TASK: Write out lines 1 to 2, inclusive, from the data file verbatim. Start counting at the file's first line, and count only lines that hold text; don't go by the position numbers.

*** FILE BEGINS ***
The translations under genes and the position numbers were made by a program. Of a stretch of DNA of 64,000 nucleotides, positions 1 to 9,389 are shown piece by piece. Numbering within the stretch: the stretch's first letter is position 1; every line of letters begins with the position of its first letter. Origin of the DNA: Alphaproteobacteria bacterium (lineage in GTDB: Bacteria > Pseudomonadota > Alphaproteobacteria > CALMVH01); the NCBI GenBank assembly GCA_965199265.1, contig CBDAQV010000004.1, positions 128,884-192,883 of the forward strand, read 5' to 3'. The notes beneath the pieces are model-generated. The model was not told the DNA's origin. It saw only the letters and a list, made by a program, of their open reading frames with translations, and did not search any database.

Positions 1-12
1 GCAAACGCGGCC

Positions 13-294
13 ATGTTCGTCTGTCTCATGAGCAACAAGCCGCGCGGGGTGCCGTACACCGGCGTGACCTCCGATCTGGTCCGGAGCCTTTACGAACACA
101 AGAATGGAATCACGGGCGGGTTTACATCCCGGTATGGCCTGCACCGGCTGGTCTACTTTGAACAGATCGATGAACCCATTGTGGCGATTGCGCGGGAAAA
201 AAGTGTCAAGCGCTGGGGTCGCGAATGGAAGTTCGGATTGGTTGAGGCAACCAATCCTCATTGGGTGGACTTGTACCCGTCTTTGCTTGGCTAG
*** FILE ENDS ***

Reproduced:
The translations under genes and the position numbers were made by a program. Of a stretch of DNA of 64,000 nucleotides, positions 1 to 9,389 are shown piece by piece. Numbering within the stretch: the stretch's first letter is position 1; every line of letters begins with the position of its first letter. Origin of the DNA: Alphaproteobacteria bacterium (lineage in GTDB: Bacteria > Pseudomonadota > Alphaproteobacteria > CALMVH01); the NCBI GenBank assembly GCA_965199265.1, contig CBDAQV010000004.1, positions 128,884-192,883 of the forward strand, read 5' to 3'. The notes beneath the pieces are model-generated. The model was not told the DNA's origin. It saw only the letters and a list, made by a program, of their open reading frames with translations, and did not search any database.

Positions 1-12